When a produce buyer is tendered a shipment of produce that allegedly fails to comply with the sales agreement—let’s say the buyer believes the product fails to make good arrival—the buyer must decide whether to accept or reject the shipment to the seller.
While this may seem straightforward, there’s more going on here than a newcomer might expect, and perhaps more than the veteran recalls. In this series of articles, we’ll discuss some common misconceptions and technical details that lurk below the surface when product is accepted or rejected.
At the outset, it’s important to understand that the decision whether to accept or reject a shipment is up to the buyer following an alleged breach. After receiving trouble notice from a buyer, the seller has no right to insist upon the return of the product.
Similarly, following a procedurally effective rejection, the seller has no right to refuse to accept the rejection; title to the product automatically reverts to the seller according to the Uniform Commercial Code (UCC), Sec. 2-401(4).
Of course, the opportunity for the parties to negotiate is always there, as discussed later, but these negotiations must be understood in light of the buyer’s right to unilaterally accept or reject.
Acceptance in this context does not mean the buyer accepts the product as satisfactory and agrees to pay the full invoice price. When defective produce is “accepted”—and particularly when trouble notice is sent to the seller, acceptance may be thought of as meaning “acceptance under protest” with the buyer retaining the opportunity to call for a U.S. Department of Agriculture (USDA) or Canadian Food Inspection Agency (CFIA) inspection to establish a breach of contract and resulting damages.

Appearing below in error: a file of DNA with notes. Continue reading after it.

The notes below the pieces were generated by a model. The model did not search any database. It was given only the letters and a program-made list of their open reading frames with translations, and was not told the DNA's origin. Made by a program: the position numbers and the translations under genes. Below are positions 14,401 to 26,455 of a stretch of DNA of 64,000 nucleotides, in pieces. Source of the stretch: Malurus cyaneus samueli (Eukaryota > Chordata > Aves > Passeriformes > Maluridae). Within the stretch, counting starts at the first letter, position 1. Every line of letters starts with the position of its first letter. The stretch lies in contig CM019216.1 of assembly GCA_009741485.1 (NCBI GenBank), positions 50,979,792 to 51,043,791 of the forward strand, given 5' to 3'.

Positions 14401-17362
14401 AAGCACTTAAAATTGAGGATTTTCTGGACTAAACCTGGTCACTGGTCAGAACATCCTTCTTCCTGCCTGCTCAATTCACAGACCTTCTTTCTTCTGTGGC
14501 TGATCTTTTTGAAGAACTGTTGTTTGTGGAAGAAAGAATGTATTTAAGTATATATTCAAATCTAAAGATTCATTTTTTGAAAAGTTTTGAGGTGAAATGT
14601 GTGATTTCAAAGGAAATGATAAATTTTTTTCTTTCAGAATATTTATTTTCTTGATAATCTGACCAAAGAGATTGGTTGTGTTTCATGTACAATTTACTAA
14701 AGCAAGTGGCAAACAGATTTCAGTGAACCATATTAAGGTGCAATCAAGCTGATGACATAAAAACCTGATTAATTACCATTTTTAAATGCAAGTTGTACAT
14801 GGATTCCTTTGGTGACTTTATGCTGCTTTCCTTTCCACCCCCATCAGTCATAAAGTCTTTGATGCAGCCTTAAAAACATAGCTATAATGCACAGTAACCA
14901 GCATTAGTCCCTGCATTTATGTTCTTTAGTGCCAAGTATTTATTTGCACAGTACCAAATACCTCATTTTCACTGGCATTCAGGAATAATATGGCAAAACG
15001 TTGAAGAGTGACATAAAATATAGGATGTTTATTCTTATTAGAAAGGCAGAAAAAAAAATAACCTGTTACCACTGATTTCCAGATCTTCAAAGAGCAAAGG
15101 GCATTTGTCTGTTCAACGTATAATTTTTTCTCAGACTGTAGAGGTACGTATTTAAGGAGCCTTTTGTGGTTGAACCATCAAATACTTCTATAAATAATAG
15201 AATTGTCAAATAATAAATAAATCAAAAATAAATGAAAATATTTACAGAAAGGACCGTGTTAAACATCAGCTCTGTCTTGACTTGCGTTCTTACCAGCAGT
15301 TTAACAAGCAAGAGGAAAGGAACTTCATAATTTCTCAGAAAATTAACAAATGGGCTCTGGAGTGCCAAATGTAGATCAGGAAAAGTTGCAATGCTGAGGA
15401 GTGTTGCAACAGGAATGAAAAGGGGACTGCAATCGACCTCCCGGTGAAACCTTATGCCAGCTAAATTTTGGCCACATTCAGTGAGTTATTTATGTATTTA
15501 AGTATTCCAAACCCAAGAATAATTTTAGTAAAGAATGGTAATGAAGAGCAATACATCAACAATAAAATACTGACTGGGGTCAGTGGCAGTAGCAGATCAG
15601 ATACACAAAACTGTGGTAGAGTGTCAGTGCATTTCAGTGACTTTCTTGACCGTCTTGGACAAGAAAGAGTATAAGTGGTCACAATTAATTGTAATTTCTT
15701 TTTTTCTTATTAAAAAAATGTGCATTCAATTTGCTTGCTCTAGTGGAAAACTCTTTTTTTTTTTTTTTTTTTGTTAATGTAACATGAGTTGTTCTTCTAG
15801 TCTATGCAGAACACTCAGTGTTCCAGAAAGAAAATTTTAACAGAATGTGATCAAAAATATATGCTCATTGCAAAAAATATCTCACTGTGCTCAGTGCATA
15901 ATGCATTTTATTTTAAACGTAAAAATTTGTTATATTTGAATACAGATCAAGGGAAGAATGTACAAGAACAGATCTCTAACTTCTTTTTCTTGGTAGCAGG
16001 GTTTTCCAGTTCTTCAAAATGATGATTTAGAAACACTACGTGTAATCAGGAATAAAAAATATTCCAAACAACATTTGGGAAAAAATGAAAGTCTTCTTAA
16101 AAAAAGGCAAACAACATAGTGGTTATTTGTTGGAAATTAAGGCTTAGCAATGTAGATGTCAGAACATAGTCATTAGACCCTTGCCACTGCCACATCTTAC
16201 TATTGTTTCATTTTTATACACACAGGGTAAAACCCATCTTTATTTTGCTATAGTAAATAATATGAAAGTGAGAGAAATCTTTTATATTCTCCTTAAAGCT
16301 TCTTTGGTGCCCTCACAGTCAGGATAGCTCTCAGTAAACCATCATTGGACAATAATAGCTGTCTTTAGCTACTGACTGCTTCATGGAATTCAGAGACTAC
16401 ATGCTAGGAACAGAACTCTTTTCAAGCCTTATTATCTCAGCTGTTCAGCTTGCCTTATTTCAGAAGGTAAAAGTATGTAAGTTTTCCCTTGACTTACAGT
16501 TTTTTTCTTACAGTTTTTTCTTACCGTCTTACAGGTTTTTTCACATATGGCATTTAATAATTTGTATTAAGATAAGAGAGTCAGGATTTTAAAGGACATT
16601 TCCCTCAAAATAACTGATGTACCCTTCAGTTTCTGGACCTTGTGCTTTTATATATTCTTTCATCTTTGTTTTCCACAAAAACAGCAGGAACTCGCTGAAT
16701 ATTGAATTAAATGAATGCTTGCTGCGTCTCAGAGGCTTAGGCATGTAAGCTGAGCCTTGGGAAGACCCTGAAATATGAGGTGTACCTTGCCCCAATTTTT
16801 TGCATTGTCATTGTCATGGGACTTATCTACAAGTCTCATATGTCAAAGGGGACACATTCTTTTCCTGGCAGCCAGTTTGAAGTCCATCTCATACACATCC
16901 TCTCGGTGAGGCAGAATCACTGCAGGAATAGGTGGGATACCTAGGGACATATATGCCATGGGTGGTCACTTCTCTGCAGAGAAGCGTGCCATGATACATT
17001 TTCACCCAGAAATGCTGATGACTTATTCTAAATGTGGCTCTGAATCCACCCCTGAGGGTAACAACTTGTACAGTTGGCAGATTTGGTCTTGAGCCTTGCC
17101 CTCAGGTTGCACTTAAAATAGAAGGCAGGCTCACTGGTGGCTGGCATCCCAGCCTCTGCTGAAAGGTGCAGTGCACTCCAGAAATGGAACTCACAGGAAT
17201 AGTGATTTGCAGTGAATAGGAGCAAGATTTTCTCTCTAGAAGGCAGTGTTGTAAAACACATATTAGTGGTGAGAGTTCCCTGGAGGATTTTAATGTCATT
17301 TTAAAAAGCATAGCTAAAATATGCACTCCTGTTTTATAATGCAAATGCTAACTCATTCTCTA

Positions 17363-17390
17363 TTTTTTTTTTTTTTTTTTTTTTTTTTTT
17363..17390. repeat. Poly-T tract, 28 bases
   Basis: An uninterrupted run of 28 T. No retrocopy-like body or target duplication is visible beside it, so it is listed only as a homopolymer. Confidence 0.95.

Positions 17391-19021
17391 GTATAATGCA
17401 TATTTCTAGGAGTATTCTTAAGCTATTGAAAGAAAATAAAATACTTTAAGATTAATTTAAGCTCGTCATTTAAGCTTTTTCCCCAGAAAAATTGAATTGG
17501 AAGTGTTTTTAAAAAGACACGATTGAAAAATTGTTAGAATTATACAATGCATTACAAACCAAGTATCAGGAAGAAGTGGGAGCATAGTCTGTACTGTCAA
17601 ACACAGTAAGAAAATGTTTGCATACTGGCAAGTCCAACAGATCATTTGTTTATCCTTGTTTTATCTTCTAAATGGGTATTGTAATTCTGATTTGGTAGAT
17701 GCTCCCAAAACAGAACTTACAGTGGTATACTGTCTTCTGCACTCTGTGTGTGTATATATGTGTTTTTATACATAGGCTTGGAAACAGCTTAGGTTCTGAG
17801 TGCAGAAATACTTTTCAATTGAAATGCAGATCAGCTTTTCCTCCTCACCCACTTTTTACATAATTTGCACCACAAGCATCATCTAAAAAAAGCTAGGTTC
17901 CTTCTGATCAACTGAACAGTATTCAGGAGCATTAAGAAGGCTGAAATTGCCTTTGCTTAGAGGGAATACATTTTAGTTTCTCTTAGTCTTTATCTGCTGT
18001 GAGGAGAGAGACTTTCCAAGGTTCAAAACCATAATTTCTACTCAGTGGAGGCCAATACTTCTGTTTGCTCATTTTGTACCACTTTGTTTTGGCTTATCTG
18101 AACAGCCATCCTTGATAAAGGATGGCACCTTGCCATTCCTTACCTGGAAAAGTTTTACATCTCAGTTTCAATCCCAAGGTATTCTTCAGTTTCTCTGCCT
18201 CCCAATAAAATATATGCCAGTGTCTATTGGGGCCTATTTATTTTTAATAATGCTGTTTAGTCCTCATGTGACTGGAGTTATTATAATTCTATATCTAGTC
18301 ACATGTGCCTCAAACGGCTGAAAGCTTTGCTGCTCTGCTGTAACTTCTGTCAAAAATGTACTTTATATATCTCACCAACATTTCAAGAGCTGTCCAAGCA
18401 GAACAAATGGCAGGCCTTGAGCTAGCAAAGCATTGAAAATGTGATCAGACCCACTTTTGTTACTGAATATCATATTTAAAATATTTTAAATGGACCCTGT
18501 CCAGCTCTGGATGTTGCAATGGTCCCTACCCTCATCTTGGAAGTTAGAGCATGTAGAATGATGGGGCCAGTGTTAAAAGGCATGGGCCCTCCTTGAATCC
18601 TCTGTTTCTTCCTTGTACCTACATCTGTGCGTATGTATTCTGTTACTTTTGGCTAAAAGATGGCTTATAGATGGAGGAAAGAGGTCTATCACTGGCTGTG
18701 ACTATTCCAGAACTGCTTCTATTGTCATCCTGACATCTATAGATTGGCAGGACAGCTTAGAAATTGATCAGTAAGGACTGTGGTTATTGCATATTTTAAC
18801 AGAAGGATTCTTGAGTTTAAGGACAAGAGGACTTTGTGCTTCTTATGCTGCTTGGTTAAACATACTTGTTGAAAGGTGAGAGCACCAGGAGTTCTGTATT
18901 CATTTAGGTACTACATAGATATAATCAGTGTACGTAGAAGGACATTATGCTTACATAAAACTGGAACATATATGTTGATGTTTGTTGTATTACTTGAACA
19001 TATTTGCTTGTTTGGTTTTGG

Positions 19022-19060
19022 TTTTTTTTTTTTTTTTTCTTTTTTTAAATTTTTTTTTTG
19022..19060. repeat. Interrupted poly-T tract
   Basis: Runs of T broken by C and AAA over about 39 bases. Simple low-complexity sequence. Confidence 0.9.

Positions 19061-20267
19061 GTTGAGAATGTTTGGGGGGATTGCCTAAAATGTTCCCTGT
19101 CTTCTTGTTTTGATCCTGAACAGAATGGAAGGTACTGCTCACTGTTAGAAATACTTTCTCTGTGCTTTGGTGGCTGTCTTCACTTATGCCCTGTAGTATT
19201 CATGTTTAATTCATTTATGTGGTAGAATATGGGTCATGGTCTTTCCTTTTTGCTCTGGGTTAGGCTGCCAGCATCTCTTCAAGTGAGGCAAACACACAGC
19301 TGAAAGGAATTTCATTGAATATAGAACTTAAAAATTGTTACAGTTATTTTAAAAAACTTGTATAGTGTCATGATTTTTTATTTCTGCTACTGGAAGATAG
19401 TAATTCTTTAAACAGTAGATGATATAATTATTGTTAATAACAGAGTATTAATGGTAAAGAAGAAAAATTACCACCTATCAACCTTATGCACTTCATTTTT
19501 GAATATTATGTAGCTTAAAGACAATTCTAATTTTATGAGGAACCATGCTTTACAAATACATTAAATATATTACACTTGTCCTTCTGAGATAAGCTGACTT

At the same time, however, the significance of acceptance should not be minimized. After accepting the product, the buyer is responsible for the full purchase price, less any damages it can show resulted from a breach of contract by the seller (see UCC Sec. 2-607(4)).
A buyer that accepts product, but then fails to establish a breach of the sales agreement by the seller—perhaps the inspection certificate does not conclusively establish a breach—is liable to the seller for the full invoice price of the shipment. Acceptance also precludes any subsequent unilateral rejection of the shipment.
Buyers accept produce with actions rather than words. Unloading any part of the shipment for any purpose other than inspection constitutes acceptance, as does diverting a shipment en route, or failing to reject within a reasonable timeframe, as defined by Perishable Agricultural Commodities Act (PACA) regulations and Fruit and Vegetable Dispute Resolution Corporation (DRC) standards, usually within eight hours.
Although buyers get to be the “decider” when it comes to accepting or rejecting, buyers may not decide to accept some portions of a shipment while rejecting others. A buyer that unilaterally decides to accept one of the three lots comprising the shipment while purportedly rejecting the other two, has in fact accepted the entire shipment.
Regulations are clear that shipments must be accepted or rejected as a “commercial unit” (PACA, 7 CFR 46.43(ii)) unless the seller specifically agrees to allow the buyer to reject a portion of the shipment. (Note that this all-or-nothing requirement applies between vendors but does not apply to rejections to carriers.)